Exoribonuclease Cleavage x x
5' Capping and 3' Cleavage
3' Poly (A) Addition
The principal steps in processing various types of RNAs in eukaryotic nuclei. RNA sequences that are in the mature RNAs are indicated in blue while RNA sequences that are removed during processing are in black. Small "x's" indicate sites of internal modifications of RNAs. The various steps do not necessarily occur in the order shown.
nucleolus portion of the nucleus in which ribo-somes are made cytoplasm the material in a cell, excluding the nucleus
RNA splicing is similar to trimming in that it removes extra RNA sequences, but it is different because the sequence is removed from the middle of an RNA and the two flanking pieces are joined together again (see figure). The part of the RNA that is removed is called an intron, whereas the two pieces that are joined together, or spliced, are called exons. Just as with the cleavage enzymes, the splicing machinery recognizes particular sites within the RNA, in this case the junctions between exons and introns, and cleaves and rejoins the RNA at those positions.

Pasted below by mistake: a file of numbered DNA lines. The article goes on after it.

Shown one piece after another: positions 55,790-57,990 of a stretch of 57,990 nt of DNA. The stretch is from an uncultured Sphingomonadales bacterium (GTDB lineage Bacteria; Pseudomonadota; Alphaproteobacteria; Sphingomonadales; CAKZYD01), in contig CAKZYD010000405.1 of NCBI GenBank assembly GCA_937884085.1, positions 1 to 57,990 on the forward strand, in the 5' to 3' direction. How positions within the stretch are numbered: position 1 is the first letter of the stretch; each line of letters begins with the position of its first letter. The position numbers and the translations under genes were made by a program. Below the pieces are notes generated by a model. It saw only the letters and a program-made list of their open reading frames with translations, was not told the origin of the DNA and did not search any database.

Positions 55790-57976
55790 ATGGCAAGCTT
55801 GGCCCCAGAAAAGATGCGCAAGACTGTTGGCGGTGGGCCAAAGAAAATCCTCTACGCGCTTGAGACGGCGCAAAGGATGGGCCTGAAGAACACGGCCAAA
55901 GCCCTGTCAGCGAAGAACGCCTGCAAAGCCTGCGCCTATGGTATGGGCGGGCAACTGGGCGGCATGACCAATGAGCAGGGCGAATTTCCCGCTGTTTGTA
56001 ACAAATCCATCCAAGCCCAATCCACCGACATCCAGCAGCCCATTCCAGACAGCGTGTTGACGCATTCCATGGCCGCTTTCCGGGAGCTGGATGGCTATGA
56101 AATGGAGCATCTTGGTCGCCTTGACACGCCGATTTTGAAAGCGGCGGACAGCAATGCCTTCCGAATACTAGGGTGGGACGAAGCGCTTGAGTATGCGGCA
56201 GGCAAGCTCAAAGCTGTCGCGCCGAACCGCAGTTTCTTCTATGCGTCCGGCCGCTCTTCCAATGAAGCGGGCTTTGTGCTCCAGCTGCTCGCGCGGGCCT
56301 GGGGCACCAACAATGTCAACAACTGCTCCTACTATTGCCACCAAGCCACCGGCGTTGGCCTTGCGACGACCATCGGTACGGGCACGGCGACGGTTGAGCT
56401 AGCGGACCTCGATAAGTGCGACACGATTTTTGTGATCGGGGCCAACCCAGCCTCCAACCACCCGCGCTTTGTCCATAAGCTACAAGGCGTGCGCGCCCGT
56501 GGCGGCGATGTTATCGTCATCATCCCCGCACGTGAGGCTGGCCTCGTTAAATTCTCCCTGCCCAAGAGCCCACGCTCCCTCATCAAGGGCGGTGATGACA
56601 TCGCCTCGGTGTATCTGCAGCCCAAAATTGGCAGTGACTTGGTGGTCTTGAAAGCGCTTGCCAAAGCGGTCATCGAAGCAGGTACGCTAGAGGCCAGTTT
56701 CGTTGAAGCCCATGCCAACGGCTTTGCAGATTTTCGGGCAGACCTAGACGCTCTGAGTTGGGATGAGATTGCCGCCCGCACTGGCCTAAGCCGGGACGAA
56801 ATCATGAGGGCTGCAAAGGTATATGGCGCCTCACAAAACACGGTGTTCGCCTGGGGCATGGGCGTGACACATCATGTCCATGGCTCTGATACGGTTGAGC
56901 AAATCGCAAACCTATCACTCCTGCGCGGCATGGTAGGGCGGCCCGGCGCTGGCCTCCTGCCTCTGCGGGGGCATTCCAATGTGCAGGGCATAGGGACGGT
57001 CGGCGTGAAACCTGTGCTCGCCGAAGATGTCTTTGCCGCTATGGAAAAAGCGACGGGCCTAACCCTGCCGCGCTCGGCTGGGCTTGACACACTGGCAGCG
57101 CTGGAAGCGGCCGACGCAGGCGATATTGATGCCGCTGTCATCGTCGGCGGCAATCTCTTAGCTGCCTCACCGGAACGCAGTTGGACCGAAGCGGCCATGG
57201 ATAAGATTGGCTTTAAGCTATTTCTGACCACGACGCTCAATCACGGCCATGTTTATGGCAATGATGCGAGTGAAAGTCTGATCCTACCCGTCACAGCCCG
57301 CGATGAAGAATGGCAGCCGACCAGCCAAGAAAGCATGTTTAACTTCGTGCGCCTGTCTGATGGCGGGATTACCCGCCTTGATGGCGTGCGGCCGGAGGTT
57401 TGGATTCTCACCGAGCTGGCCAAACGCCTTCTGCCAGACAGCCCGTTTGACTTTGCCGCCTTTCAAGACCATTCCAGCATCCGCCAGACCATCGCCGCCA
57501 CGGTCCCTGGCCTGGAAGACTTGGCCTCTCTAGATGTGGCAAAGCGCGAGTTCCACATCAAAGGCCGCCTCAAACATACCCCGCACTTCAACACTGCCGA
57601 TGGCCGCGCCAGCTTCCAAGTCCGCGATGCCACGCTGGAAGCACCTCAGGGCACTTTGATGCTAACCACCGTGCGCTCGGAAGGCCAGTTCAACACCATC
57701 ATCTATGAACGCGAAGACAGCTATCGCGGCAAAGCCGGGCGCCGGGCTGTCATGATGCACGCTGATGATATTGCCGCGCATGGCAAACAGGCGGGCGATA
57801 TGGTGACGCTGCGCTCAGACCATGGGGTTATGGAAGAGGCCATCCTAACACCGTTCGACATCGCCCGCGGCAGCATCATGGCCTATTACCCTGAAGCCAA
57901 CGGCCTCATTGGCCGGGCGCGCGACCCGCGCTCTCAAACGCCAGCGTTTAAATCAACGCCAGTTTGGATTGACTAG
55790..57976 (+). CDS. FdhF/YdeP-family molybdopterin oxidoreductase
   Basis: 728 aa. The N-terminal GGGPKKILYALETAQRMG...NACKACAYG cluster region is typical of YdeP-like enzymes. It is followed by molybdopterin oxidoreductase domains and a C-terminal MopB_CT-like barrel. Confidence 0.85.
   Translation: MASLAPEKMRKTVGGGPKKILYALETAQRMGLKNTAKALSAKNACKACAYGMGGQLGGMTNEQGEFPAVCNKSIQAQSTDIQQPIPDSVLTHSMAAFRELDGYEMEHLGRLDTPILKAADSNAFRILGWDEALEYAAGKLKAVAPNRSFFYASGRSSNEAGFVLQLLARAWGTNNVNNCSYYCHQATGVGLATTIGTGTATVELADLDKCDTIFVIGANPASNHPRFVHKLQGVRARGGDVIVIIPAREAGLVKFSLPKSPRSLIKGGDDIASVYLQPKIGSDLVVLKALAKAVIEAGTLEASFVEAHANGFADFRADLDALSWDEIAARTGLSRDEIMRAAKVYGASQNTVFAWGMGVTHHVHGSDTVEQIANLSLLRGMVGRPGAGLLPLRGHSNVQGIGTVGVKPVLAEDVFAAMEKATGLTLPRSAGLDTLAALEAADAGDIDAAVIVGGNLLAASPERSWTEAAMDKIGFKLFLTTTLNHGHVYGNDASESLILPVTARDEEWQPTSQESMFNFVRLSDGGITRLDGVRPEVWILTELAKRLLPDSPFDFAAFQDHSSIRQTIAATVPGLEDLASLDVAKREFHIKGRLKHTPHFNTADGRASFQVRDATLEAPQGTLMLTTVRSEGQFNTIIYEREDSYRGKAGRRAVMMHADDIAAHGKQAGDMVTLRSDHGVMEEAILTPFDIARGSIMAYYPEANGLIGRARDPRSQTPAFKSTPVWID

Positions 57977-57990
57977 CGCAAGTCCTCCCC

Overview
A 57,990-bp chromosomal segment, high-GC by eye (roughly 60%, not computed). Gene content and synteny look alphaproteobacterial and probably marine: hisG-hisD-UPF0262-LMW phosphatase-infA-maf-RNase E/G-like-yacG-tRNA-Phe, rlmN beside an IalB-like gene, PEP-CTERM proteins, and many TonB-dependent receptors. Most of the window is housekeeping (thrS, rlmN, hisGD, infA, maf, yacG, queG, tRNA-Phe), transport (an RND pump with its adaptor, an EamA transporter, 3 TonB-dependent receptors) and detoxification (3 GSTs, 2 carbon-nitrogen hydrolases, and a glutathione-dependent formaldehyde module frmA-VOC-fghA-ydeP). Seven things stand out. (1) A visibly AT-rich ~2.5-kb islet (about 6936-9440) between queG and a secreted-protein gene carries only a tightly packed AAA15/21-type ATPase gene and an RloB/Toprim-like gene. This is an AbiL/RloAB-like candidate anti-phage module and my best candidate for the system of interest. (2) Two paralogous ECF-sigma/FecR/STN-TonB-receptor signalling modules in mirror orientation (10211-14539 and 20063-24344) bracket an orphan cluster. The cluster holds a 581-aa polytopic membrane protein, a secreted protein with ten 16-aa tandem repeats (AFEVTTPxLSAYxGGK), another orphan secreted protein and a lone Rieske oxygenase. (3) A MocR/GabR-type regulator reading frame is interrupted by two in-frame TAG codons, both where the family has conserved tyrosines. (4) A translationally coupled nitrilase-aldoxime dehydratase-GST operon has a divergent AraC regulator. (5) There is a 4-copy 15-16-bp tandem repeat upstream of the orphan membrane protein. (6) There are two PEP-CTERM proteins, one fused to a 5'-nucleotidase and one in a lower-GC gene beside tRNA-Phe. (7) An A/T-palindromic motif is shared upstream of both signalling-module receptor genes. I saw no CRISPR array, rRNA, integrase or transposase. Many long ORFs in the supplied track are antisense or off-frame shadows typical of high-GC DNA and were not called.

Modification of RNA nucleotides can occur at the ends of an RNA molecule or at internal positions. Modification of the ends can protect the RNA from degradation by exoribonucleases and can also act as a signal to guide the transport of the molecule to a particular subcellular compartment. Some internal modifications, particularly of tRNAs and rRNAs, are necessary for these RNAs to carry out their functions in protein synthesis. Some internal modifications of mRNAs change the sequence of the message and so change the amino acid sequence of the protein coded for by the mRNA. This process is called RNA editing. As with the other types of RNA processing, the enzymes that modify RNAs are directed to specific sites on the RNA.
Was this article helpful?